Mad River Union
HUMBOLDT – The update of a Humboldt County energy authority’s Action Plan for Energy includes near future targets for emissions reduction and energy independence, but technical hurdles were acknowledged during a public workshop event.
The Redwood Coast Energy Authority (RCEA) summarized its updated energy plan the Oct. 17 workshop at the Humboldt Bay Aquatic Center in Eureka.
The plan’s ambitious energy production, resiliency and emissions reduction goals were described to an audience of about 30 people by Matthew Marshall, the authority’s executive director. He said an “overarching goal” is achieving “net zero” greenhouse gas emissions countywide by 2030.
In previous workshops, comments had a “consistent theme” – that the county needs to “act swiftly and boldly and effectively to address climate change,” Marshall continued.
“If we can’t lead and achieve it here in Humboldt County with all the capacity and resources that we have in a rural county, how is LA going to do that, how is Nebraska going to do that, how is China going do that, how is India going to do that,” he continued. “We need to be able to do this ourselves.”
Another goal of the plan is relevant to the recent and highly controversial PG&E planned power shutoff. By 2030, the county is envisioned as meeting its local energy needs with infrastructure that “effectively responds to energy disruptions and energy emergencies.”
It’s a goal that was in the RCEA’s mission statement when the agency was formed in 2003, Marshall continued, and it’s “increasingly clear that it needs to be a growing priority that we need to address as soon as possible.”
“Wait a second, it’s been 16 years since that was determined to be a goal and we have four generating plants on the coast here and it’s not gone anywhere?” said an audience member.
Marshall said one of the reasons for the lack of progress is that RCEA has had “zero dollars to do that.”
The infrastructure exists to do it, the audience member rejoined. “How much funding do you need to get them to hook up the right switches?” he asked.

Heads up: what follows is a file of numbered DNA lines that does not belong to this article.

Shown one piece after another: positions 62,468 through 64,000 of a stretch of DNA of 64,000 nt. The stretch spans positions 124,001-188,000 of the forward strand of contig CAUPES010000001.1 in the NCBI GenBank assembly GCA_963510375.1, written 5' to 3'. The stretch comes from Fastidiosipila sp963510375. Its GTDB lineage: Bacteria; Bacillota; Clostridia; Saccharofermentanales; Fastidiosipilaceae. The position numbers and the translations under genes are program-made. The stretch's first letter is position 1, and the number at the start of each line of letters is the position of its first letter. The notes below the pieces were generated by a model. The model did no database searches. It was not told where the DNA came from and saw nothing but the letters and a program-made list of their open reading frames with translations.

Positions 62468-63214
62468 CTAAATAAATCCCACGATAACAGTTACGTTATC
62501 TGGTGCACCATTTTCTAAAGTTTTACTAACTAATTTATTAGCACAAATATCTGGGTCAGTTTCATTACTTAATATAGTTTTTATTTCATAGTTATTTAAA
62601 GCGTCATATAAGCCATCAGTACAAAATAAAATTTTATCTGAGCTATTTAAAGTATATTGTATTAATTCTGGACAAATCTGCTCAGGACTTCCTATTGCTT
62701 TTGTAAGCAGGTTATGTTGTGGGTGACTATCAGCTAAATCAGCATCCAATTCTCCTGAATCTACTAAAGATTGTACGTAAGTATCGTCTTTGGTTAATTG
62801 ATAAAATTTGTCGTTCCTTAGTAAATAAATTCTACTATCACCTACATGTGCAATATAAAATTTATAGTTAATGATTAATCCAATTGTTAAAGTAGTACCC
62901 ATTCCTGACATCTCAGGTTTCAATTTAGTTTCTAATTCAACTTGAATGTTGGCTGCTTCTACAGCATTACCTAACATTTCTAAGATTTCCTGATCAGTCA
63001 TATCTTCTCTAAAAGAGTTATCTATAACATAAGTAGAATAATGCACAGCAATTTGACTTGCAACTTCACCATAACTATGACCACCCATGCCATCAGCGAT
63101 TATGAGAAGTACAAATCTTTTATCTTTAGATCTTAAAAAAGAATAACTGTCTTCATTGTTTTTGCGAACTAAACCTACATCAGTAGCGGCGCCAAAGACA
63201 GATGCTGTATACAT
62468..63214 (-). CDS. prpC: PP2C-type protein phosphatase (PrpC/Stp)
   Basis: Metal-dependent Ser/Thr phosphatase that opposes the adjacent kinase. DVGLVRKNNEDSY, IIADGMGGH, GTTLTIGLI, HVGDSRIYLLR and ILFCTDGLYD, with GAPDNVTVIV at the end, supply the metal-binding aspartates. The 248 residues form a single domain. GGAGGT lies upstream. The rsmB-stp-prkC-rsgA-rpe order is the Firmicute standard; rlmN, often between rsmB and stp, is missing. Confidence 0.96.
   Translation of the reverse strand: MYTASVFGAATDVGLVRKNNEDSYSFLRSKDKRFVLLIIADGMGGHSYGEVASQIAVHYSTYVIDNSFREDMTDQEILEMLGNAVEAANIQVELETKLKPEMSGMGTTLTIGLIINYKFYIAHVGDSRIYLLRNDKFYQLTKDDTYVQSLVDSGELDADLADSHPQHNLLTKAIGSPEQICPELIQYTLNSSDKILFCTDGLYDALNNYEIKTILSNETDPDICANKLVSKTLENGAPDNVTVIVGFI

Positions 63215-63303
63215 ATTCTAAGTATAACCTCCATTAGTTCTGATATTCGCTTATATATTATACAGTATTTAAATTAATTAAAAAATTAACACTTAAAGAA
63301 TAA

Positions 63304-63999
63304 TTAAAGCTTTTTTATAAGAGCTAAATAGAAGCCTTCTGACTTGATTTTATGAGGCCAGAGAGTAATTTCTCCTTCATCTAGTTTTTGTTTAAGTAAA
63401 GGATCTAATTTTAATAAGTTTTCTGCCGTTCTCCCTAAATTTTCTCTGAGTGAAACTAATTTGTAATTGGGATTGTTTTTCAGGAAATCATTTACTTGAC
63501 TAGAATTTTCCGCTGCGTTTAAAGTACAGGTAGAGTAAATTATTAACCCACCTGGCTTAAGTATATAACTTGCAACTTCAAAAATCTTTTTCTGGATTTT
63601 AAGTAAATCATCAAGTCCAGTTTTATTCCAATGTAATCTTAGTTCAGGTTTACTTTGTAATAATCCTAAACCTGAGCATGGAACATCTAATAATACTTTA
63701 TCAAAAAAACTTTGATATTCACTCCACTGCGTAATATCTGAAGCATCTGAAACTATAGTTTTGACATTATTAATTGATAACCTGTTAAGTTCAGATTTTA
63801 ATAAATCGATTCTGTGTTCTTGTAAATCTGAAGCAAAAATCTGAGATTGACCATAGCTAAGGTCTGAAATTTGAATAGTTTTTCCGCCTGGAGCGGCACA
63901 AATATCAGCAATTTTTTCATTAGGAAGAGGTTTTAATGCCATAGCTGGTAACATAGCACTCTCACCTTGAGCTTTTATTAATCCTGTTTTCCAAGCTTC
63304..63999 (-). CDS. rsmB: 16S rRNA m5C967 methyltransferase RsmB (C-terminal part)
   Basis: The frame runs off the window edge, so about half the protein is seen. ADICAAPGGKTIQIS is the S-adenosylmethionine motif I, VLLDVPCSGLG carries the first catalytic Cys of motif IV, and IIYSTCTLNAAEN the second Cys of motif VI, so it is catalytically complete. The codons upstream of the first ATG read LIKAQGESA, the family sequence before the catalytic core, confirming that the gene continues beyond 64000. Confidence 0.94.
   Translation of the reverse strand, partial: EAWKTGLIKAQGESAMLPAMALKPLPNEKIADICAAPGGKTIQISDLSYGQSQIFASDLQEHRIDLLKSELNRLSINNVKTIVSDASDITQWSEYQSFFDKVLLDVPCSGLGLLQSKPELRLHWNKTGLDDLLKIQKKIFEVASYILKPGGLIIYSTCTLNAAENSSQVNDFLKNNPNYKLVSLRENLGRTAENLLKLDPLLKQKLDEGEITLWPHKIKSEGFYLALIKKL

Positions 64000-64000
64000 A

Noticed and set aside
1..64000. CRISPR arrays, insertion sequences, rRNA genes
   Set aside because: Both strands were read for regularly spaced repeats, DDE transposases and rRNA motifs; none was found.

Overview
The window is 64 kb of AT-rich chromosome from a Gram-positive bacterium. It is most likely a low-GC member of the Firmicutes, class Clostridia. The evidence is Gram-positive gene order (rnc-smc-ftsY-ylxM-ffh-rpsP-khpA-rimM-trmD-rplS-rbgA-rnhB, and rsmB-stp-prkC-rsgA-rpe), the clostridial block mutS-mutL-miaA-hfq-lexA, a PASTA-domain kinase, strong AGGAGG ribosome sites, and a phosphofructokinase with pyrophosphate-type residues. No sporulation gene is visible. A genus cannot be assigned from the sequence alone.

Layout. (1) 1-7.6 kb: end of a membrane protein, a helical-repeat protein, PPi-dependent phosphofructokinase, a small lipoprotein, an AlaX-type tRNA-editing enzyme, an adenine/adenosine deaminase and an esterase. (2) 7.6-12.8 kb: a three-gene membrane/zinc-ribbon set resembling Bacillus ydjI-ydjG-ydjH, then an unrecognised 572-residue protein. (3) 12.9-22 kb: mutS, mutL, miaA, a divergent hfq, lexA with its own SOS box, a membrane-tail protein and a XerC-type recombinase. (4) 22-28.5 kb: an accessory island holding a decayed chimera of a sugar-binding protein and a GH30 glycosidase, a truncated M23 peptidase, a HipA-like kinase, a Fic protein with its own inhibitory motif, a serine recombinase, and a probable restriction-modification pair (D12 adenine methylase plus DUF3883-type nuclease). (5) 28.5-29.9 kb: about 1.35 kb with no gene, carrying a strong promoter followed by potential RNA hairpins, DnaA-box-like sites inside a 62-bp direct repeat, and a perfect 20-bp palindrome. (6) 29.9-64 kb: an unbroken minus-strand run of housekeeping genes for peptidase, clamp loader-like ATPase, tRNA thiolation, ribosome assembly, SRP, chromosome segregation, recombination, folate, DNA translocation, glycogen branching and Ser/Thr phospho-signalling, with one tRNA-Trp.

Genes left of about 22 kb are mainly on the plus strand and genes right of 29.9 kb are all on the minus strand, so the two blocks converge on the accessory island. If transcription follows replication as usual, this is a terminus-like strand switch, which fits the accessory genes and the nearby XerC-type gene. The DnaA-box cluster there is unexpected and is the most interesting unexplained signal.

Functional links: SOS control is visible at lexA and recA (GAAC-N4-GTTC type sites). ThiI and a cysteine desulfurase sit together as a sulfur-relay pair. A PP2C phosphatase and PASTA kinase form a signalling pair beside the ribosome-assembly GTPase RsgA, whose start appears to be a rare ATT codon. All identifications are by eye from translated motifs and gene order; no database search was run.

Dave Carter, a managing research engineer at Humboldt State University’s Schatz Energy Lab, explained the challenges during his presentation on energy micro-grids.
A micro-grid is defined in the plan as an inter-connected system of energy resources sized to meet needs within specific boundaries. A local example of one is the Blue Lake Rancheria’s solar power and diesel back-up system, which kept the Rancheria’s hotel, gas station and convenience store in full operation during the planned power shutoff.
But doing the same thing on a countywide scale has technical challenges.
To “island” the county by 2030 with a mix of renewable power sources would be “a real trick,” Carter said. “If we want to island this county without the Humboldt Bay Generation Station we would need a lot of storage, with inverters.”
The PG&E generation station provides the “grid-forming source which can handle the peak and that’s critical,” he continued. “We’re going to need some synchronous generation unless we just go really, really big with inverters and storage.”
A goal of the plan is to establish a network of micro-grids by 2030. Other goals include reducing natural gas carbon emissions 90 percent by 2050, getting 22,000 electric vehicles on the road by 2030 and to eliminate the use of fossil fuels for vehicles by 2050.
Those targets are ambitious but Marshall again described Humboldt County as a bellwether. “If we can’t do it, the climate’s gonna be in trouble,” he said.
The updated plan will be presented to the authority’s board next week and final draft will be up for adoption in December. It will be integrated into a plan that’s required to be submitted to the state for the authority’s Community Choice Energy Program.